Piracy in the Digital Music Market
For the last decade, the music industry has labeled illegal file sharing as the wrongdoing that has deprived them of their revenue. Music labels have persecuted both individuals and music downloading hosts for consuming and providing free music. Instead of developing new strategies to keep their hold on the market, record labels have poured millions of dollars into court cases in order to receive compensation money. Unauthorized illegal downloading is indeed theft, but it is a crime that is nearly impossible to control. This paper will examine the emergence of digital music piracy and its effect on the industry, discuss the attempts by the United States Government at regulating the issue, and conclude with suggestions on how digital music piracy should be addressed in the future.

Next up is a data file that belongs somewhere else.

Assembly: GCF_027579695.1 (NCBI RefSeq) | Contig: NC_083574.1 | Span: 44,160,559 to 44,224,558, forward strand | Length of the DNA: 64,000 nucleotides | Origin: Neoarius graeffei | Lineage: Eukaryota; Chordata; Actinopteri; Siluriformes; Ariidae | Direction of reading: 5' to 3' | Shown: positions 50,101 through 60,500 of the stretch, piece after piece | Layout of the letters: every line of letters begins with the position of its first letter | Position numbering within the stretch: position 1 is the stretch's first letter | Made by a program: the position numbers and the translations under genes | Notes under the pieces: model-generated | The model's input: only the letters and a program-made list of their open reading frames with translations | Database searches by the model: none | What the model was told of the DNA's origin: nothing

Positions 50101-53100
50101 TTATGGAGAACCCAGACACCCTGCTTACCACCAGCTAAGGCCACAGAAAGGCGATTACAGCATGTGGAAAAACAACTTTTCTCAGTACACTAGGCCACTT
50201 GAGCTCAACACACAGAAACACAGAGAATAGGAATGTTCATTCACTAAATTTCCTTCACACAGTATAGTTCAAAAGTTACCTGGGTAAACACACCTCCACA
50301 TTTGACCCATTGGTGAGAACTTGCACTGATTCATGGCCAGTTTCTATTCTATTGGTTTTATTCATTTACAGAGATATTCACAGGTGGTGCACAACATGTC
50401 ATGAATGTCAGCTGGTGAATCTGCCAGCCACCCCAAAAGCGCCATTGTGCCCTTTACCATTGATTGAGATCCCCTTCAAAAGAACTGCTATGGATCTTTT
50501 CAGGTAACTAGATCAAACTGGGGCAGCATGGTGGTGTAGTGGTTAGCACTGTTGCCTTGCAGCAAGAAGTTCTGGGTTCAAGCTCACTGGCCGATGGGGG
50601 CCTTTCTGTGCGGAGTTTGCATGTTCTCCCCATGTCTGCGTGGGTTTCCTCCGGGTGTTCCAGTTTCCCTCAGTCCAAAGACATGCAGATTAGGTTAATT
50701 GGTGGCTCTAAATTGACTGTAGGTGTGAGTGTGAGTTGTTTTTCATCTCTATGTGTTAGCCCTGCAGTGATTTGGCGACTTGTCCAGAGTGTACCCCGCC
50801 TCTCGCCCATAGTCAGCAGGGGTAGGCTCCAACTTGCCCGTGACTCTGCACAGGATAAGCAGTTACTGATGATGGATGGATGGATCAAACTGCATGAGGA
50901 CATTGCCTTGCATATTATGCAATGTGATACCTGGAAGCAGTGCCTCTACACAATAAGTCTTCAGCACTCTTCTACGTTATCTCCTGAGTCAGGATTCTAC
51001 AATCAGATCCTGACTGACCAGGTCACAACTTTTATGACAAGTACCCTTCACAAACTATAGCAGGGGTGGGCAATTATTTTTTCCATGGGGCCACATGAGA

Music piracy has been occurring for hundreds of years, pitting the music industry against consumers. Widespread bootlegging of records during the 1960s and 1970s prompted the music industry to lobby for the Rome Convention, which made unauthorized copying of music illegal. Later, the invention of the easy to copy cassette tape lead to the passage of even stronger anti-music piracy laws in the US, but these explicitly allowed for home copying in order to preserve the legality of mix-tapes. In 1992, the record industry actually managed to completely block a new innovation known as the Digital Audiotape, due to its ease of creating high-fidelity copies of music. With the onset of the 21st century and the increased popularity of the internet, the first signs of digital music piracy became apparent. Napster, among the first and most popular MP3 sharing services, granted users unlimited access to its extensive music database. Napster became a cultural phenomenon, attracted 25 million users at its peak, and offered approximately 80 million songs (Espejo, 3). After lawsuits from Sony and numerous other record labels, Napster was forced into...